Volunteering In Hospice

Hospice volunteers provide much-needed support and comfort to dying people and their families.

By Jack D. Gordon

Wherever you live, a local hospice will have opportunities for volunteers. Participants may range in age from teens to senior citizens. Volunteer opportunities can vary greatly from one hospice to another. Some volunteers may have professional skills or specialized expertise, but most are just people who want to help their friends and neighbors and serve the community.

The 96,000 hospice volunteers at work in hospices throughout the U.S. are an essential part of the hospice philosophy of care, which recognizes that dying is not just a medical event, but a personal one as well. In fact, federal law requires that at least five percent of patient-care hours be provided by volunteers.

Many of these volunteers were introduced to hospice through the death of a family member and understand firsthand the value of hospice care. Volunteers consistently report that helping the terminally ill through hospice is not about dying, but about living.

You should contact your local hospice for more details on their specific needs, but some of the wide range of opportunities available for local hospice volunteers can include:

Support For Patients

This can include visiting, reading, taking walks, writing letters, bringing in music, supervising visits with pets, or even massage therapy for volunteers with the necessary skills.

Respite And Support For Family Members

Volunteers can assist with shopping or household maintenance, or allow family caregivers the opportunity to take care of necessary errands and get some time away from the house. Family members also appreciate a visit from a compassionate friend who understands what they are going through.

Child Care Assistance

This can include help with baby-sitting, picking up children from school or providing necessary transportation to club meetings or sporting events and practices. Volunteers have also made invaluable contributions with family pet care.

Bereavement Support Programs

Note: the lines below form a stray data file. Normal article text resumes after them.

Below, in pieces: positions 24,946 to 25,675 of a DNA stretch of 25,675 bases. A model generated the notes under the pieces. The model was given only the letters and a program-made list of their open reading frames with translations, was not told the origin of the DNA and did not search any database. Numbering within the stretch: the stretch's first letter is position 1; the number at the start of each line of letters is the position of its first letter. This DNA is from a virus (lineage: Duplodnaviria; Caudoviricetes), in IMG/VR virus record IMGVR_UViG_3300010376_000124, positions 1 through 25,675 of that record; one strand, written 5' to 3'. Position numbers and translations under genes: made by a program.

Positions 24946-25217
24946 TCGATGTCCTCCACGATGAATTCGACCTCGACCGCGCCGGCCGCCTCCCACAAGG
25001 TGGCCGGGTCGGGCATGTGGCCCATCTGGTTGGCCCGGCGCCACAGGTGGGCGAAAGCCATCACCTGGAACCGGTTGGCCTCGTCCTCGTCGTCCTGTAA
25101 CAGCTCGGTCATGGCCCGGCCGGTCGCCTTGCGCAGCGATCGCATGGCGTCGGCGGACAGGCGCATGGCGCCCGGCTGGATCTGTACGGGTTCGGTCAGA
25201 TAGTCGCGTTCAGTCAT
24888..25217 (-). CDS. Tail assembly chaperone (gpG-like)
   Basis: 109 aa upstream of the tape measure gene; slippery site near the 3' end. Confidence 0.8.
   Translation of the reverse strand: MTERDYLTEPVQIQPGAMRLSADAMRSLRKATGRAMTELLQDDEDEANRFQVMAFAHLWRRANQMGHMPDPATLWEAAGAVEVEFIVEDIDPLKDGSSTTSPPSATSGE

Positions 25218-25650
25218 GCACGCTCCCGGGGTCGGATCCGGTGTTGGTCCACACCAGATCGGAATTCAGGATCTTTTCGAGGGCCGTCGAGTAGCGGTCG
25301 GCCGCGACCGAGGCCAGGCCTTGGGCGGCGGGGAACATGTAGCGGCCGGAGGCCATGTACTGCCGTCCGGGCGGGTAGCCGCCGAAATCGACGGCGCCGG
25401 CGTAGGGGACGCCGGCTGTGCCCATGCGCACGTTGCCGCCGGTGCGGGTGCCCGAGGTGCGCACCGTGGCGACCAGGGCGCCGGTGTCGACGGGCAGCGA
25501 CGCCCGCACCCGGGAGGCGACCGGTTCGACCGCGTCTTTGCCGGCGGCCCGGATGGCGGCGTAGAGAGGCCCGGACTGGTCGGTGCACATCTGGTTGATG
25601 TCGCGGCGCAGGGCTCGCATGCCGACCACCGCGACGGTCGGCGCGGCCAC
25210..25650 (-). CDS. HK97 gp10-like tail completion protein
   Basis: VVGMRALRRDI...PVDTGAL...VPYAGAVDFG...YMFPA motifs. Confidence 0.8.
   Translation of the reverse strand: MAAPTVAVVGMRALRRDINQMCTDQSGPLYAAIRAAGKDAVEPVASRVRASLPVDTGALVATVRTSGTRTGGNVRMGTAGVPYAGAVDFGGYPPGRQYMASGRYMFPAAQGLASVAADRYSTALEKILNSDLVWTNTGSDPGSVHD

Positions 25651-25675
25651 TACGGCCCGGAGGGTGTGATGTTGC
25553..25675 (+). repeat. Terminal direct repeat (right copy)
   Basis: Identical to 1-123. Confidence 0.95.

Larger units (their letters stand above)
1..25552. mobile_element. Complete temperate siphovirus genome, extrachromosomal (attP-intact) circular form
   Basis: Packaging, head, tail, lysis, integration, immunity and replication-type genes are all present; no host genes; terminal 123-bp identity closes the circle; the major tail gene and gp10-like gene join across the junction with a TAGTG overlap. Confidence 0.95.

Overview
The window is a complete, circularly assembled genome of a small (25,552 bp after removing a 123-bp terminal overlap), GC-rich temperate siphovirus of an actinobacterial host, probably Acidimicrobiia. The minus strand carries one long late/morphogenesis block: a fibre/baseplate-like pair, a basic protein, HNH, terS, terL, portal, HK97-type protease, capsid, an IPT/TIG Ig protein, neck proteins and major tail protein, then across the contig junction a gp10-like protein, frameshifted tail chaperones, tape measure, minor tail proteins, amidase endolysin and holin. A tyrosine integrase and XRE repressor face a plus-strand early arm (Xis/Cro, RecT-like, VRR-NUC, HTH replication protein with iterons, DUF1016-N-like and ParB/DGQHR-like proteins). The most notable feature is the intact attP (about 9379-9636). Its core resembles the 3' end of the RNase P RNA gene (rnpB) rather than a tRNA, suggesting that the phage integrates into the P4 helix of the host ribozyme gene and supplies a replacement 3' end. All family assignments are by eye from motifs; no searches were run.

Hospice volunteers can work closely with the hospice’s professional bereavement staff in duties that range from assisting as a support group facilitator to serving refreshments and helping with mailings to clients and families.

Fundraising And Administrative Work

A volunteer with clerical skills can serve a hospice by helping in the office with simple administrative duties. Fundraising responsibilities can range from preparing mailings or thank-you letters to organizing fundraising events and contacting possible donors.

To ensure that all volunteers are equipped for the challenge of working with the dying, hospices require that volunteers complete extensive orientation and training sessions, as well as submit to a routine background check. It’s important that volunteers understand the history of hospice and are aware of the specific ways their local hospices work to serve the community. Depending on the area of service, additional training may be available or necessary.

To volunteer, or for more information, look in your local Yellow Pages for a hospice near you. Or contact the Hospice Foundation of America at 1-800-854-3402 or on the Web at www.hospicefoundation.org.

Jack D. Gordon is the chairman and CEO of the Hospice Foundation of America. From 1972–1992, he served in the Florida State Senate.

Educational Broadcasting Corporation/Public Affairs Television, Inc. Reprinted with permission.

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